14 Motivational Quotes of Anton Muziwakhe Lembede

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Anton Muziwakhe Lembede was a teacher, journalist, lawyer and a major proponent of African nationalism.

Born on March 21, 1914 in a farm at Eston in Natal, South Africa, Anton Muziwakhe Lembede was the founding president of the African National Congress Youth League (ANCYL).

He was once a student of Albert Luthuli at Adams College and a classroom teacher at Natal. As a lawyer, he once serve legal articles under the able leadership of a veteran ANC leader, Dr. Pixley Seme.

Here are 14 Motivational Quotes of Anton Muziwakhe Lembede

14  Quotes of Anton Muziwakhe Lembede

1. We have to go out as apostles to preach the New Gospel of Africanism and to hasten and bring about the birth of a new nation. Such minor insignificant differences of languages, customs etc. will not hinder or stop the irresistible onward surge of the African spirit.

2. A man may gain the highest university degrees and diplomas but he is not better than a well-trained and industrious farmer or carpenter. A leader in agriculture, carpentry, etc; is just as good as a leader in politics, science, education and arts.

3. It is a deplorable distortion of facts to say that Africans did not know God before the advent of the Europeans to this country.

4. Some people imagine that if all African Tribes could speak one language then Unity would be a fait accompli. Yes, it is quite true that a single language exercises a unifying influence on a people. But it is not decisive and fundamental.

5. The study of languages has a social value in that it helps one to live well with fellow-men who do not speak one’s language. No man can deny that 50% of racial hatred in the world, arises because people speak different languages.

6. By adopting Christianity we have not suddenly discovered a new God; what has happened is that our old conception of Deity has become clearer and better defined.

7. Man depends on food in order that he may achieve the work given to him by God on earth. The value of food does not depend on sweetness or taste but on the proteins and carbohydrates which the food contains.

8. Some educated people disparage manual labour; they say it is too inferior for them; they appreciate “white collar-work.” Such people are rather destructive than constructive to a nation’s progress. They do not do this because they have bottomless knowledge but because ignorance has got the upper hand of them.

In order to secure the continued existence or survival of Africans as a people the colour ideology must be smashed and overthrown

9. Our religious feeling is to be treasured as of supreme value in our national struggle, because, like the Israelite of old, we shall achieve national consolidation and progress only when we become conscious of our divine mission and destiny.

10. God says, “In the sweat of thy face shalt thou eat bread.” He wants industrious people. He chose Gideon to lead the Israelite. He found him threshing corn. Elisha was called when he was ploughing; David was called when he was out with his father’s flocks; Peter and Andrew were called when they were fishing, and so with many other cases. Therefore the people should be taught “the dignity of labour” and “how to labour.” If one man can enable the community to be industrious one will be deserving the honour from all South Africans and from God.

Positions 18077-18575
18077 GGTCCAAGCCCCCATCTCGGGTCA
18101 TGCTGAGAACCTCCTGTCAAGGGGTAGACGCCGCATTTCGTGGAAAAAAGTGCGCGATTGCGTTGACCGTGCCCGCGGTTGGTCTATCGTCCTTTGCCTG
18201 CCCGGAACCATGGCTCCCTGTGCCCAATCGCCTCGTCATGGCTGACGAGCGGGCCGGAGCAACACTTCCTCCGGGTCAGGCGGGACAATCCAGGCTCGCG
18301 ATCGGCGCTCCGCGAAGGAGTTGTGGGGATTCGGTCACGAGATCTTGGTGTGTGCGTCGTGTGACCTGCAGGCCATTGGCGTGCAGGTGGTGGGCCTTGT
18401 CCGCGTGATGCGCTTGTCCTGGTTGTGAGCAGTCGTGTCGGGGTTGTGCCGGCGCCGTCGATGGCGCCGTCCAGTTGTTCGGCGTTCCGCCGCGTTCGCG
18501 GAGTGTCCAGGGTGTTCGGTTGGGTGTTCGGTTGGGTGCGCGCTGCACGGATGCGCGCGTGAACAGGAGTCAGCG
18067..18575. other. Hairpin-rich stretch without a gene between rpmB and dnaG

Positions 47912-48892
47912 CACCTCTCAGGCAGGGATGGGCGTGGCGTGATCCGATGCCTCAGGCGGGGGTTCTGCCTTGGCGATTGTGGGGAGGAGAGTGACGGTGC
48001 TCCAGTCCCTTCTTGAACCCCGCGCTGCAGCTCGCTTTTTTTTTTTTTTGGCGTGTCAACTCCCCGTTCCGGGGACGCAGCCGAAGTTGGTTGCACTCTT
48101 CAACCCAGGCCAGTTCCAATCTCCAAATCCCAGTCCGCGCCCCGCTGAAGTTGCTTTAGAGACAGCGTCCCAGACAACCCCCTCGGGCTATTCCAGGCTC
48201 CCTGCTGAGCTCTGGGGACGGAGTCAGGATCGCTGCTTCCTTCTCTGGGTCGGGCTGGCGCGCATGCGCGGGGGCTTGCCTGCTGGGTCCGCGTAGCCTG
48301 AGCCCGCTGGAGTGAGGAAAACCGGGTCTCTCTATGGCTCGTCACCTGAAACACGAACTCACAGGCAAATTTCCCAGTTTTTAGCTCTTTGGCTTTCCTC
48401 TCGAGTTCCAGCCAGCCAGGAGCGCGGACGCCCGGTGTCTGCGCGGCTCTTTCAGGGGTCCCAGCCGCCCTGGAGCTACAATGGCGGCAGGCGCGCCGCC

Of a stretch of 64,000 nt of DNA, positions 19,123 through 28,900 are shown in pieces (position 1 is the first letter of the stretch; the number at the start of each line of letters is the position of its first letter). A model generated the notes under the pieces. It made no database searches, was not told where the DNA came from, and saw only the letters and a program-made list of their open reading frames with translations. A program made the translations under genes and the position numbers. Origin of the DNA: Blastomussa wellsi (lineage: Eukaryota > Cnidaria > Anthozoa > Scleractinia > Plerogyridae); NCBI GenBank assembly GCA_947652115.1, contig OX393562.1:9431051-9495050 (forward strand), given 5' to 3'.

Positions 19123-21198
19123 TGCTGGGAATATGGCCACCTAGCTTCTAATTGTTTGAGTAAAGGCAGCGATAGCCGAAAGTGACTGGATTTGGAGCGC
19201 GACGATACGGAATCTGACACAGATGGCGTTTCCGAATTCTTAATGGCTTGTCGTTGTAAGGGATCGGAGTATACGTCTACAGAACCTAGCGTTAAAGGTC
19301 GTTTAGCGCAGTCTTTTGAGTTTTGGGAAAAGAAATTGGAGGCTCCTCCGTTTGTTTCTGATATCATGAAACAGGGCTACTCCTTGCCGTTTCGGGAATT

11. We, as teachers and Agricultural demonstrators, should explain to our Native people the necessity for trees on their lands and at their homes, and thus prevent their indiscriminate destruction.

12. Freedom is an indispensable condition for all progress and development. It will only be when Africans are free that they will be able to exploit fully and bring to fruition their divine talent and contribute something new towards the general welfare and prosperity of Mankind; and it will only be then that Africans will enter on a footing of equality with other nations of the world into the commonwealth of nations; and only then will Africans occupy their rightful and honourable place among the nations of the world.

13. “White Civilisation” as understood by the Whites in South Africa namely Colour Superiority, discrimination and oppression, has no future in Africa; but Western Culture and civilisation in the form of science, art, philosophy, has a longer future than we can imagine in this continent, for, the latter, although to a great extent developed by Europeans, is yet a legacy, a heritage of the whole human race.

14. Africans are Natives of Africa; they and Africa are one; their relation to Africa is superior to the relations of other sections of the population. This superiority of relation to Africa clearly places the Africans in a position of ascendancy and superiority over other sections of the South African population.


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